Energy efficiency is being neglected, but is key to addressing the triple energy crisis, says Energy Institute report
A new survey of energy professionals ranks energy efficiency as the priority response to the energy crisis – but 70% of respondents say current government policy in this area isn’t delivering.
The Energy Institute’s (EI) eighth annual Energy Barometer report outlines the responses of more than 350 energy professionals, surveyed in April, who represent views right across the UK energy sector. This year’s report addresses the current triple crisis facing energy – the escalating prices faced by consumers, energy security following Russia’s invasion of Ukraine, and climate.
Energy efficiency off track
Energy efficiency is ranked by 44% of respondents as the key priority medium – and long-term response to the triple crisis – more than any other option – followed closely by building out renewables. Support is lower for new nuclear and new domestic oil and gas production. Reducing demand is the most popular option for ending imports of Russian oil.
But respondents say demand side is neglected by recent government policy. 70% don’t see existing energy efficiency policies as having any positive effect over the past year. Nine in ten see fuel poverty policy as failing.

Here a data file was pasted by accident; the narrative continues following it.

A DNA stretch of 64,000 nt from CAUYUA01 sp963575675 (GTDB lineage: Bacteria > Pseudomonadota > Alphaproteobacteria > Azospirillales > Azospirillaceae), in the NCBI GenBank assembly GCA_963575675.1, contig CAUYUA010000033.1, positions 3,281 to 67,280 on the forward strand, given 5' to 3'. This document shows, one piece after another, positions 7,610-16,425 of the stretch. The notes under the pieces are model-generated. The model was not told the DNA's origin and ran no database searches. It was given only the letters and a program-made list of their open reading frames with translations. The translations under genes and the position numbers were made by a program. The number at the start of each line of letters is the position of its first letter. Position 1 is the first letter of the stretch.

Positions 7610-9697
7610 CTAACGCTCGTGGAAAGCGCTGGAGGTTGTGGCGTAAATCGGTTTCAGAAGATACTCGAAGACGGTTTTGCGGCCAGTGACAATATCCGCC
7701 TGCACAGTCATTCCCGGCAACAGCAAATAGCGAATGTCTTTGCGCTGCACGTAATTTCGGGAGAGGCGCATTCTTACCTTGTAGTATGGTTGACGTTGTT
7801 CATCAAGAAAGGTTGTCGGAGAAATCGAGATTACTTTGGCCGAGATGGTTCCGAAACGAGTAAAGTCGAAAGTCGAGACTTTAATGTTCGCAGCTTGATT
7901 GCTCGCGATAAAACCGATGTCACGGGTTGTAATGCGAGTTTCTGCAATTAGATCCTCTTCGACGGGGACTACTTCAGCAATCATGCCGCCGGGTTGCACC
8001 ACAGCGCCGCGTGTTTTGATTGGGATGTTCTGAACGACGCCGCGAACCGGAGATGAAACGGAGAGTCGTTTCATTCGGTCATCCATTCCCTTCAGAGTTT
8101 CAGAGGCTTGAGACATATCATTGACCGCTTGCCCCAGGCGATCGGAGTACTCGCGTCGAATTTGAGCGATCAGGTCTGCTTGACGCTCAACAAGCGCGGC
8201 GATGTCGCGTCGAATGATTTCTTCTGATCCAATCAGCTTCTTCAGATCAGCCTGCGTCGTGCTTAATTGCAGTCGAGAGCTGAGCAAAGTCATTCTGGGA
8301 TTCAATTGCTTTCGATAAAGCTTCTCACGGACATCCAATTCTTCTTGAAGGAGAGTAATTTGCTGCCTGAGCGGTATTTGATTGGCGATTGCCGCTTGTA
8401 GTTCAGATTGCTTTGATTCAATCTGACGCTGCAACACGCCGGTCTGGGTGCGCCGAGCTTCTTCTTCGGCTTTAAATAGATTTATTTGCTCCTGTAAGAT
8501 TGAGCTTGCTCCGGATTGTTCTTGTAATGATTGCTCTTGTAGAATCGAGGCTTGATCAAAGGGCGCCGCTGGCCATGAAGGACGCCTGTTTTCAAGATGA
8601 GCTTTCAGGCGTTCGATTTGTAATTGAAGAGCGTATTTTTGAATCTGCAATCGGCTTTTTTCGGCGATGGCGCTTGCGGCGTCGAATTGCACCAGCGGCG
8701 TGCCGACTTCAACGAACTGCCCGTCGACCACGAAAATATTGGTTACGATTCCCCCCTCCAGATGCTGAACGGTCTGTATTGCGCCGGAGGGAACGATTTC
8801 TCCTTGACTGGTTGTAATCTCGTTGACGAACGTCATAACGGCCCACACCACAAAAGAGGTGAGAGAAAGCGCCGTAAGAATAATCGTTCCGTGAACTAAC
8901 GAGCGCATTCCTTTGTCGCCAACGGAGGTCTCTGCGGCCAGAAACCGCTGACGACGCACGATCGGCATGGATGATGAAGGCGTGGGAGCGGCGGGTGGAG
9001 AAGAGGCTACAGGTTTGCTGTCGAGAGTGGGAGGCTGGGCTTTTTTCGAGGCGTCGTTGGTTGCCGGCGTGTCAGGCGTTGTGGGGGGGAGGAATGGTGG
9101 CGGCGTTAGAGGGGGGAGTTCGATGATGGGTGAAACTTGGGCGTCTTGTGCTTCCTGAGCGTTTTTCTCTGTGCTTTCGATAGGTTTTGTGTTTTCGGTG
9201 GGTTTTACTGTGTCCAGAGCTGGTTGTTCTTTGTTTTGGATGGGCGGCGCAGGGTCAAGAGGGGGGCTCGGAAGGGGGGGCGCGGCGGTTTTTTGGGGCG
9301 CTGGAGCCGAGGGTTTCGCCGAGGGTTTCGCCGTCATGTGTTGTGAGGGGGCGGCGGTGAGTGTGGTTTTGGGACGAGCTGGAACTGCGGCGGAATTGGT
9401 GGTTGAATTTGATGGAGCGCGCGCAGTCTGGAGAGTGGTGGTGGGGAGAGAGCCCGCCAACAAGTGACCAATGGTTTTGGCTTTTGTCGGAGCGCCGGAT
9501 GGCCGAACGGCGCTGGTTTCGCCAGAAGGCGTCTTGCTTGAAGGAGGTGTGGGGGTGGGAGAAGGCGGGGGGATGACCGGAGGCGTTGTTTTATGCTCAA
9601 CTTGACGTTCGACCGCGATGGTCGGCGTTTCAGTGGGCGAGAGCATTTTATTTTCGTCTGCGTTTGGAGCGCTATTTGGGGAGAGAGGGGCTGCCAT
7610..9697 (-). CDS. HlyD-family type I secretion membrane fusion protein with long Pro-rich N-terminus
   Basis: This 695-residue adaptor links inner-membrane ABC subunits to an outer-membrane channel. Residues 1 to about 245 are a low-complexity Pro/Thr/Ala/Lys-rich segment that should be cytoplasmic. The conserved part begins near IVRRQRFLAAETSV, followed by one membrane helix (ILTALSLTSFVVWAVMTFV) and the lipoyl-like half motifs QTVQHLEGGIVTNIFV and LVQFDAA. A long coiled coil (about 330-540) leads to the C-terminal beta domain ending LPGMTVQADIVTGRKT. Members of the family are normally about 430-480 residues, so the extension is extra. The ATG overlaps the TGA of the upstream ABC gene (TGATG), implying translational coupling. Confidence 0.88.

The UK Climate Change Committee (CCC) in its 2022 Progress Report to the Parliament, concluded that despite the UK Government’s ambitious Net Zero strategy, necessary policies are not yet in place to meet the targets, especially on energy efficiency of buildings and land use. The corresponding monitoring framework shows, of 10 policies related to energy use in buildings, none are on track, or it is too early to say; energy efficiency retrofit is considered significantly off track. The CCC points out that although the Energy Security Strategy recognised energy efficiency as the solution to high energy bills as well as decarbonisation, it failed to address the policy gap in this area.
Commercial action on energy efficiency
The crisis context is, however, influencing survey respondents’ own organisations and their approach to demand reduction. Almost half have introduced new energy efficiency or emission reduction measures over the past year; more than a quarter have reduced energy use due to Russia’s invasion of Ukraine.
A separate survey by Deloitte, released in May 2022, showed that the Minimum Energy Efficiency Standards are driving some progress in the rental sector, with commercial building refurbishment works on the rise. Since April 2018, landlords of non-domestic private rented properties in England and Wales, may not grant a tenancy to new or existing tenants if their property has an EPC rating of band F or G, and this is set to apply to all existing leases in 2023.